And it is just in Covent Garden, in a place where time seems to have frozen Neal's Yard, that I came across Zsofia – an Hungarian girl former College of Europe, now in charge of the press releases of the European Council on Foreign Relations, a new centre of studies sponsored by the tycoon George Soros, that is defined as the “first pan European think-tank”.
In the lane that leads to the Neal’s Yard one could read this nice sentence that has added a bit of magic to my trip: “Live the life you have imagined”.
After the debate, debate in which Andreas, author of Kosmopolit euroblog, stood out, off we went to the pub and later to Annette’s where I took this picture, caught on the bedside table: four books in four different languages. We really are babelians!
The following day, I am nearby the brand new St. Pancras Station, (my Eurostar train to Paris sets off from here) you could have come across this funny character. A way, from the swinging London to wish me adieu...or maybe...bye bye!
Translated by Alessandro Mancosu
Today, as announced, Eurogeneration is proud to launch 'Erasmus
guide': a unique cityguide compilation taking you in the best European
cities to let you discover them with the eyes of someone who lived it
at 100% – say an Erasmus student. Very personal, these portrays do not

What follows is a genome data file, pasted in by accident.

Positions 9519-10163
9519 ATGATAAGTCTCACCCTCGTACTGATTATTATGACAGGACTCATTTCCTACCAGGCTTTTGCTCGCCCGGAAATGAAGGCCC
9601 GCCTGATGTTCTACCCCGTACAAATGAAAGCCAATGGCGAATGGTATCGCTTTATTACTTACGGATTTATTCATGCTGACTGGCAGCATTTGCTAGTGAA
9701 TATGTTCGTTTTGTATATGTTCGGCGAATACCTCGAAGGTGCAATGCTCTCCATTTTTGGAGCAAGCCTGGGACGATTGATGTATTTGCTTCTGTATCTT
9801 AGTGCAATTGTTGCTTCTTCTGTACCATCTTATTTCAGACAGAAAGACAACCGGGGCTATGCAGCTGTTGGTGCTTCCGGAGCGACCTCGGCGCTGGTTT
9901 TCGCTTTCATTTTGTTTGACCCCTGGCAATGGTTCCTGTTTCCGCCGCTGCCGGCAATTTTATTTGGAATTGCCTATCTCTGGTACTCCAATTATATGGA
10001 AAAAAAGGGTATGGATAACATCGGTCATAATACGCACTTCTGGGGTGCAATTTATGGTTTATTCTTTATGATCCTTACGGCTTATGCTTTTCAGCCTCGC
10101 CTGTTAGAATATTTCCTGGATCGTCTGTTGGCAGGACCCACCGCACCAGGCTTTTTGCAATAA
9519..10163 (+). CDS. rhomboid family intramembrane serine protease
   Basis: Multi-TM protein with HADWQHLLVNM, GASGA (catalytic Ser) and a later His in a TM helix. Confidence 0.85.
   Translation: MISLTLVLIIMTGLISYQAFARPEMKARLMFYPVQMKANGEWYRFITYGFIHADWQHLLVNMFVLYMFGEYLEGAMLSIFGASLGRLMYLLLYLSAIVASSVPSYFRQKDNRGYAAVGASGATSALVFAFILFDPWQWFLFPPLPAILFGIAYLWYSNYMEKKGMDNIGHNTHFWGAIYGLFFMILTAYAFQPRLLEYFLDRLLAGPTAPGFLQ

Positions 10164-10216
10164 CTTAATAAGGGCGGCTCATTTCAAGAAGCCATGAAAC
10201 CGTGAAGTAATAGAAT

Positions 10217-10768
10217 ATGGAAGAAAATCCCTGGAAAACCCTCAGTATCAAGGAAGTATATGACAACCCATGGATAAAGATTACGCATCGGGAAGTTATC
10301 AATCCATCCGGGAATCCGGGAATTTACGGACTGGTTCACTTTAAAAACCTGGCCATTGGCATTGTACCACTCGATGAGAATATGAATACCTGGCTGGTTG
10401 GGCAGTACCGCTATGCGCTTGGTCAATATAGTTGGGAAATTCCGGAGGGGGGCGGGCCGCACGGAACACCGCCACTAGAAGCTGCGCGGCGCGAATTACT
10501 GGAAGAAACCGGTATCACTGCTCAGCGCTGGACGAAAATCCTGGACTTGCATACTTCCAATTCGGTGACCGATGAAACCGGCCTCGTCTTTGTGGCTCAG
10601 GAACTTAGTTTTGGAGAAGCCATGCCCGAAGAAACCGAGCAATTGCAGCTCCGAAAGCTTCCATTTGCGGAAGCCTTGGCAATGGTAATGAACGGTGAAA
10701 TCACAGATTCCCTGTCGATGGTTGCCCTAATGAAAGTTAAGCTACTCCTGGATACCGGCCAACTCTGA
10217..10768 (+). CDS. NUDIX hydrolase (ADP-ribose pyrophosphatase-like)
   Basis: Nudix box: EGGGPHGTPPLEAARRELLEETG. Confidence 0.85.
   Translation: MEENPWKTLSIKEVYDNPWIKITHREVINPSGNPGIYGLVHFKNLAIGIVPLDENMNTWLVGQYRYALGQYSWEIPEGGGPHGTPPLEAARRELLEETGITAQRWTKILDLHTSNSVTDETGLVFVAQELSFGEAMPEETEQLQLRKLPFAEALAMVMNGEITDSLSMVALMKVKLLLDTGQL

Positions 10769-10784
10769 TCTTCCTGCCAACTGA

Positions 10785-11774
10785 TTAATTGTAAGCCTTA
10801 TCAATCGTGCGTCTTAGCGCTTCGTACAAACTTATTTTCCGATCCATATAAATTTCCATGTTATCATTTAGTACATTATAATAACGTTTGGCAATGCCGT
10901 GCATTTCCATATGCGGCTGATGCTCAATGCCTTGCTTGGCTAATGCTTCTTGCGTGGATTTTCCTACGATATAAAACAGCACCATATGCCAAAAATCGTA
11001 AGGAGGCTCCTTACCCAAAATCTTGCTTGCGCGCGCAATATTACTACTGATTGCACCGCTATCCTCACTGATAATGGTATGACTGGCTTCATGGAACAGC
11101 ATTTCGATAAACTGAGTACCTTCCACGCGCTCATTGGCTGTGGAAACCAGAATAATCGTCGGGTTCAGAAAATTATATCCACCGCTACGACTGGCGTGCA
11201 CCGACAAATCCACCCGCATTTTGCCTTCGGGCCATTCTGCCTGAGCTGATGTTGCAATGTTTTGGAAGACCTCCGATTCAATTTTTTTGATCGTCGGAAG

pretend to be exhaustive. Take them as a chat with someone who is here
to share with you his thoughts. So do not hesitate to comment this
This week, our guest is Roberto Yanguas who spent his Erasmus period in the Hungarian capital two years ago.
Finding a place to stay: real estate agency
Well, this is probably the most difficult matter for a foreigner because of the language. In Budapest there are few residences for students. So the best solution is to use a real estate agency.
Budapest is divided in two big parts (Buda and Pest) and in many districts. I've been living in the Distict VI which is, with Districts V and VII, the best to live in. It's recommended to avoid District VIII, wich can be dangerous. And don't forget: Pest is better than Buda if you are an Erasmus student.
University: the right place if you don't like to study
I was in Peter Pazmany University, Faculty of Law. All the classes were in English even if Shakespeare's language is not always well spoken. Anyway if you are interested in spending your Erasmus year without studying, then this is your university: most of the teachers would ask you to give them a short and easy essay. Usually few exams (I had only one and really easy).
As for equipment, neither the library or the computer room are well equipped, but you have a sort of computer centre (called HIK) just 5 minutes from there. More, the sporthall is uniquely a closed field where you can play sports (but I would strongly recommend you playing sports in "Margherite Island" if it's sunny). Last but not least: in my case, the Erasmus office worked really well...